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You are in: Norfolk > Places > Places features > Valentine's Day: Clementine goes looking for love

Clementine surrounded by red roses

Clementine sets the mood with red roses

Valentine's Day: Clementine goes looking for love

Clementine, the living fashion doll, shares Norfolk's Valentine's Day traditions and offers her top tips for creating a romantic atmosphere that's guaranteed to ignite the flames of passion.


People in Norfolk traditionally make an extra effort to get Valentine's Day hearts fluttering.

As a county of romantics, here it was customary to send a gift to your sweetheart, while in other parts of Britain, a solitary love letter or card would do.

Clementine decided she should investigate the history behind Norfolk's romantic notions - though it was probably more to do with the fact she's the kind of girl who likes a free gift!

Clementine normally loves all things pink, but when it comes to Valentine's Day she's happy to see red. Red roses, red hearts, red scented candles and with a bit of luck, a gorgeous pair of red Jimmy Choo's.

On Valentine's Day, even a red bill will carry the sweet smell of romance for the dolly diva!

"I love Valentine's Day, it's just so romantic. All those hearts, the cards and of course, being a Norfolk girl at the centre of my little plastic heart, a visit from Jack Valentine," she said.

Jack Valentine

Jack Valentine is an old Norfolk ritual, otherwise known as Old Father Valentine or Old Mother Valentine. The enigmatic character appears on Valentine's Day morning, but disappears into thin air after knocking at the door and dropping off their gifts.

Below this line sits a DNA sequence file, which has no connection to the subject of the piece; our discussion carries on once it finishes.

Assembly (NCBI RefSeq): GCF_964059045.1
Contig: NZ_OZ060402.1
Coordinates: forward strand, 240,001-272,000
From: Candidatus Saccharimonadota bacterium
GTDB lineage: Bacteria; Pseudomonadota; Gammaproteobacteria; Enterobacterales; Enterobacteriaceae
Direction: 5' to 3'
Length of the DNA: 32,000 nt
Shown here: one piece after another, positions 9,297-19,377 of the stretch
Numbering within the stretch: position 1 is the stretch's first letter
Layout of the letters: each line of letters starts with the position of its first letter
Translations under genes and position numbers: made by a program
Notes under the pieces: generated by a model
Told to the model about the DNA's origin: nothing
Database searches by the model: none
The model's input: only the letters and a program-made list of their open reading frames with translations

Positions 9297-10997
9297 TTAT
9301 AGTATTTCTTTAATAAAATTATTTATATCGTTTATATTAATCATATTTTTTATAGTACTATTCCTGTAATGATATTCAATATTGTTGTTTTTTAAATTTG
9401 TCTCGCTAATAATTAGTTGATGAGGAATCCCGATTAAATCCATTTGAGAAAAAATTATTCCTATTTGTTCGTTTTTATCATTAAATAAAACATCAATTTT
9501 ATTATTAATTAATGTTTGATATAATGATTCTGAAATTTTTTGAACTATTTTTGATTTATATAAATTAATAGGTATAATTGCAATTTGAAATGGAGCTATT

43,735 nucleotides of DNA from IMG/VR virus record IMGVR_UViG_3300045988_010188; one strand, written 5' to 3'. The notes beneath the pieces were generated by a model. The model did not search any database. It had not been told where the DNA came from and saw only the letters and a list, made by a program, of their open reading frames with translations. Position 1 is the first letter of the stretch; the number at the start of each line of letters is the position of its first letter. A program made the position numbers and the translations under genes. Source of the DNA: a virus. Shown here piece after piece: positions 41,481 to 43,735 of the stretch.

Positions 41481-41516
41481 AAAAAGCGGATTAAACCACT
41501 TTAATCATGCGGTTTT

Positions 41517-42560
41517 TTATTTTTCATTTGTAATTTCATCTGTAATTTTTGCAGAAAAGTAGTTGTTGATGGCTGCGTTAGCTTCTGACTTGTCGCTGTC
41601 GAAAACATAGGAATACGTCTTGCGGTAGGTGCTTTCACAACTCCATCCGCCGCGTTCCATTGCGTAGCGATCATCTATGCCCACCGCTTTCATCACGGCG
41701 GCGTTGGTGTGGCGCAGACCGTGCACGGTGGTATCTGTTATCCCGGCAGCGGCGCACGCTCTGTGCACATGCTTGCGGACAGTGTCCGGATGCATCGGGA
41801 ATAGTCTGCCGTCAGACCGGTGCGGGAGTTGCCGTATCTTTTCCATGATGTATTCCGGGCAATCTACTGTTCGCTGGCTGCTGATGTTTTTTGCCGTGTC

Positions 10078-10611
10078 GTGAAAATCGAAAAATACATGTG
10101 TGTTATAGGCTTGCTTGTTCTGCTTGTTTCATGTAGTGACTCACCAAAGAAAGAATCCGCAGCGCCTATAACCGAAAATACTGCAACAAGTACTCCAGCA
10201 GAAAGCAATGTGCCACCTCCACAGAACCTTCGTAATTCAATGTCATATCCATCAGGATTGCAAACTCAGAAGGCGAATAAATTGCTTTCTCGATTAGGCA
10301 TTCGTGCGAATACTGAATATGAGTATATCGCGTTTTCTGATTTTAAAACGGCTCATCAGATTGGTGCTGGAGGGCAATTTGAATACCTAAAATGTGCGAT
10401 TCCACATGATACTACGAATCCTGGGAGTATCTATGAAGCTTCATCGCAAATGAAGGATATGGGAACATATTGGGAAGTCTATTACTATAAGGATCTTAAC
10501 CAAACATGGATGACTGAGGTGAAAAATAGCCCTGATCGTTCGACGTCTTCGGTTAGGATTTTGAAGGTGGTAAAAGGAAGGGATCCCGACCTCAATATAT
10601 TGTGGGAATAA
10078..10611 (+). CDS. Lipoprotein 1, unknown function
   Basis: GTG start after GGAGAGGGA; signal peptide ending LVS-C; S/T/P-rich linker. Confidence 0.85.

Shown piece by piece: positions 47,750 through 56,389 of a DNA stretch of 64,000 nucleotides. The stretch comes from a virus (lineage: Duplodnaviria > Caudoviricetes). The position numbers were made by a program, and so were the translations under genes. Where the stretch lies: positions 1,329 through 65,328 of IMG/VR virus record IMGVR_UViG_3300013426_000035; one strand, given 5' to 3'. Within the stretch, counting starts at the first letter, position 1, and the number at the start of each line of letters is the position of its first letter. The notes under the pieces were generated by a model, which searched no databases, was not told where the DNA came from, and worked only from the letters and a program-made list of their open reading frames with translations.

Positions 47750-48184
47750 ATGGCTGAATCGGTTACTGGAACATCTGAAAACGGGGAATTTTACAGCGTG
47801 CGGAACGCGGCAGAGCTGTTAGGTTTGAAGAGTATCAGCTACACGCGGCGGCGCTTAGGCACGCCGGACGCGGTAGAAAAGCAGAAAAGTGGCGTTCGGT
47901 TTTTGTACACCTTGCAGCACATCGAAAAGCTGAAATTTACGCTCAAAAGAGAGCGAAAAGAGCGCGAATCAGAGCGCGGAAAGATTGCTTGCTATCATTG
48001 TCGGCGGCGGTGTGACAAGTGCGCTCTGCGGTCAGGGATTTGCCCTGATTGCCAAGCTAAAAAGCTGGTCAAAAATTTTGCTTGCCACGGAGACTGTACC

Clementine gets a Valentine's Day card

Clementine gets a Valentine's Day card

"I hope he's got a good lawyer," said Clementine.

"I love Jack dearly, but when Santa finds out what he's up to there's going to be trouble!

"Let's face it - turning up out of thin air once a year, leaving presents and disappearing without a trace - it's the same act. It's a law suit just waiting to happen."

Despite Clementine spending hours doing research into the origins of Jack Valentine, his story remains shrouded in mystery.

"It's unclear when Jack first emerged, but children are as likely as adults to receive a visit," said Clementine.

"I found out that during the early 20th Century, youngsters would probably be given an offering bought from the village shop, while lovers would be more generous," she added.

Although little is known about the history of Jack Valentine, it is a popular custom which people from the county appear to take with them to other parts of the world.

BBC Norfolk had an e-mail from a Norfolk expatriate living in America who says she plans to continue the tradition for her young daughter.

This may explain why although Clementine now lives in the centre of London's fashion district, she's convinced that Jack will still find her.

"I love Jack Valentine. I'm sure he's a real action man and it's touching to think he still remembers me year-after-year. One day, I'll catch him before he disappears," said Clementine.

A county of romantics

The history books show that Norfolk is big on romance.

In Victorian times it was a period when more money was often spent on Valentine's gifts than Christmas presents with the county's lovers going to great lengths to anonymously swap parcels on 13 February.